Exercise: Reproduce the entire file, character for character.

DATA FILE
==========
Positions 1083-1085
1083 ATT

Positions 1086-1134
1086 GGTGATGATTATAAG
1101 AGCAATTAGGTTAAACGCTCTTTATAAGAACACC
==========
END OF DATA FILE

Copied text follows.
Positions 1083-1085
1083 ATT

Positions 1086-1134
1086 GGTGATGATTATAAG
1101 AGCAATTAGGTTAAACGCTCTTTATAAGAACACC